Conference Coverage

European guidelines strengthen screening for silent AF


ORLANDO – New European Society of Cardiology management guidelines encourage electrocardiogram screening for silent atrial fibrillation (AF) in high-risk patients, even if these guidelines do not fully spell out the specific definition of high risk, according to a guideline reviewer who summarized key points at the annual International AF Symposium.

“For the first time in any guideline, we now have a recommendation for systematic ECG screening of silent AF, particularly for patients older than age 75 years or those otherwise at high risk of stroke,” reported John Camm, MD, professor of clinical cardiology, St. George’s University, London.

Dr. John Camm of the United Kingdom

Dr. John Camm

However, the 2016 ESC guidelines do not outline specific screening steps for specific groups at high risk of silent AF, leaving the wording vague (Eur Heart J. 2016 Aug 27;37:2893-962). In fact, the guidelines may be better characterized as encouraging rather than recommending ECG screening for silent AF even if the text outlines a strong rationale. After citing evidence that silent AF “is common with severe consequences such as stroke and death,” the guidelines conclude that opportunistic ECG screening “seems cost effective in elderly populations.” In two cited studies, the yield was 2.3% and 1.4% using, respectively, ECG alone or pulse palpation followed by ECG for abnormal pulse readings.

Moreover, the screening for silent AF proposed in the most recent ESC guidelines for high-risk individuals is opportunistic rather than systematic, meaning that screening should be performed in patients who are interacting with the health system for another reason, such as an annual flu vaccination. This can be problematic for paroxysmal AF, which is the most common form. Dr. Camm, who was the first author of the 2010 ESC AF guidelines (Europace. 2010 Oct;12[10]:1360-420), acknowledged this issue.

“The problem is that AF must be present at the time that the ECG is performed and we know that AF is often intermittent. The longer or the more frequently ECG is used, the more paroxysmal AF will be detected, but of course this increases the cost of detection,” Dr. Camm noted. The guidelines note that the technology of detecting paroxysmal AF is evolving and may soon include portable smartphone technology but cautioned that these have yet to be formally evaluated. The potential value of daily short-term recordings in high-risk populations is raised but not endorsed in the new AF guidelines.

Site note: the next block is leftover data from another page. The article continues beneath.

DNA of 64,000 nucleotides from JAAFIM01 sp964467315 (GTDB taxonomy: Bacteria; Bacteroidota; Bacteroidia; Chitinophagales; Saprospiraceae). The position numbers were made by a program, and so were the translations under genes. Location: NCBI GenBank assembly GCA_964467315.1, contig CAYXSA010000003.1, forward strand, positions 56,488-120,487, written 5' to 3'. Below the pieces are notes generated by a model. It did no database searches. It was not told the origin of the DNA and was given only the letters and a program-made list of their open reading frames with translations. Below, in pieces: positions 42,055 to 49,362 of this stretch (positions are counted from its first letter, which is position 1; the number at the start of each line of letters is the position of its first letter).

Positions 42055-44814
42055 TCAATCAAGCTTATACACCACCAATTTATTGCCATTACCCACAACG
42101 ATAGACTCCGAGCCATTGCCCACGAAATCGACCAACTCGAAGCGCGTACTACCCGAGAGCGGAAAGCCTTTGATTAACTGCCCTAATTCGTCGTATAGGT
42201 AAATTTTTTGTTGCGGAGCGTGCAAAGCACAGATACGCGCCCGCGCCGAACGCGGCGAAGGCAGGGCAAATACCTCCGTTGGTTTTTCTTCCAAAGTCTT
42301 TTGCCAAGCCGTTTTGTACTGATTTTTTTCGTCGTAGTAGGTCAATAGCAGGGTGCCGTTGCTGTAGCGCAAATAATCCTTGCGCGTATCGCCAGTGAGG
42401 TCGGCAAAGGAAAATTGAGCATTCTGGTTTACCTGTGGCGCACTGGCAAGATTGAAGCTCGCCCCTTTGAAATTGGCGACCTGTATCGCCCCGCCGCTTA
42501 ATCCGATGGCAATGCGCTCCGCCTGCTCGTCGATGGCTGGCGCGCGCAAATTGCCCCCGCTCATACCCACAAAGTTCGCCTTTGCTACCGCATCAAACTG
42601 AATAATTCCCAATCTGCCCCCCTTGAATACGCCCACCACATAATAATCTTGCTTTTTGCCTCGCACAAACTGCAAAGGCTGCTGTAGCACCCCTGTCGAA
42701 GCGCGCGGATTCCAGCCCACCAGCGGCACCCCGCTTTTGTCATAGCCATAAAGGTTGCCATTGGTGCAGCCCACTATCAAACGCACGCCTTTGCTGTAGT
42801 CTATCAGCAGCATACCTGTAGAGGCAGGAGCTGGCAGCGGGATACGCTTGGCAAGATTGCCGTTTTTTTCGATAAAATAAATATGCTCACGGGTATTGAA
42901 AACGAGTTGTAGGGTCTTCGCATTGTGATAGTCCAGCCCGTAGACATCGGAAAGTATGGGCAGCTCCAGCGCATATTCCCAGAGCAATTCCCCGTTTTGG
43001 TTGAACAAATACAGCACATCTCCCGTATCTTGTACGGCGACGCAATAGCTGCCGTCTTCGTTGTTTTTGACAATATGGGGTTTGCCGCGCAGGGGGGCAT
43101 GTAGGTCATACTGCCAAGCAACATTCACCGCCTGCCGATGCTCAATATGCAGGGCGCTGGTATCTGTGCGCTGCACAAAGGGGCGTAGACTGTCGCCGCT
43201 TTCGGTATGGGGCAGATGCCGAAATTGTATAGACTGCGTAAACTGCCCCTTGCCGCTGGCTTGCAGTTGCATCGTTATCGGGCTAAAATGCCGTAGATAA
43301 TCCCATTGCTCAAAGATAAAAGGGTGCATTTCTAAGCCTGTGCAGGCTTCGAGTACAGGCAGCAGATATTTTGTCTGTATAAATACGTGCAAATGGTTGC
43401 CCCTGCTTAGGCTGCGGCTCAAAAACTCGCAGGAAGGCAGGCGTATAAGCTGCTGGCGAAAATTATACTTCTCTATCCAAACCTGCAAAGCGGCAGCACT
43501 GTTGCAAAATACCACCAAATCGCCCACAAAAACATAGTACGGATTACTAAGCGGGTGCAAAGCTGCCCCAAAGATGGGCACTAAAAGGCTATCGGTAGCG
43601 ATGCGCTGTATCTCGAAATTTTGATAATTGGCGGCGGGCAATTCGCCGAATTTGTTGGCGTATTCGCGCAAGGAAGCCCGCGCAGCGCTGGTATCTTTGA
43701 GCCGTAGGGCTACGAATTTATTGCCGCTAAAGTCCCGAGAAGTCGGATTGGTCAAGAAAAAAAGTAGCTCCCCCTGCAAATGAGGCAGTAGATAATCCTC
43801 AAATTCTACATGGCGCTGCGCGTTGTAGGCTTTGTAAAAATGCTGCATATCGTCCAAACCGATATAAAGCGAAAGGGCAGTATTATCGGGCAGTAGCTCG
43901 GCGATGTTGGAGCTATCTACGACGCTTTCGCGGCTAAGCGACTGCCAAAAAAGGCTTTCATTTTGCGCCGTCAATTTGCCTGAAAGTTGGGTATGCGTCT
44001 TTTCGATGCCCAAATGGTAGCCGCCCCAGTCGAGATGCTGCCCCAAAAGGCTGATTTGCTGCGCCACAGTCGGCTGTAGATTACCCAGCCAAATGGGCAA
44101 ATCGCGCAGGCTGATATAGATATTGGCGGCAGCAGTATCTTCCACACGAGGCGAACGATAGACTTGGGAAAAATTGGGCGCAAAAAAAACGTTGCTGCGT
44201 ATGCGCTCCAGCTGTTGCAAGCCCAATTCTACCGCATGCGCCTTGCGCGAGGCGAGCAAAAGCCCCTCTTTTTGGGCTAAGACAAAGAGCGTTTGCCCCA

“One simple way to screen for AF is pulse palpation, which is something we all learned in medical school, but that is rarely undertaken these days,” Dr. Camm observed.

The value of pulse palpation, which can be readily taught to motivated patients, is that it has a very high negative predictive value, according to Dr. Camm. He suggested that absence of any pulse abnormalities essentially rules out the presence of atrial fibrillation even though abnormalities, if present, can be generated by rhythm disturbances other than AF. Screening ECGs in patients with pulse abnormalities are required to confirm the AF diagnosis.

The rising rates of AF in the United States, United Kingdom, and many other parts of the world are incompletely understood, but the ESC guidelines imply that the efforts to prevent the associated risk of stroke will require better detection of silent AF, which represents up to 40% of these rhythm disturbances. There is, as yet, no high-level evidence with which to confirm that early detection of silent AF leads to altered management that improves outcomes, according to Dr. Camm, but he suggested that this is a logical expectation that is currently being explored with ongoing studies.

Citing the potential for sensors and software built into watches and phones to facilitate screening for silent AF, Dr. Camm indicated that this is a field that may evolve quickly. In the meantime, he concurred with ESC guidelines, advocating screening for silent AF in older patients and patients with risk factors for stroke or AF.

Dr. Camm reports financial relationships with Bayer, Biotronik, Boehringer Ingelheim, Bristol-Myers Squibb, Boston Scientific, Daiichi, Eli Lilly, Laguna, Mitsubishi, Medtronic, Menarini, Novartis, Richmond Pharmacology, St. Jude Medical, and Servier.

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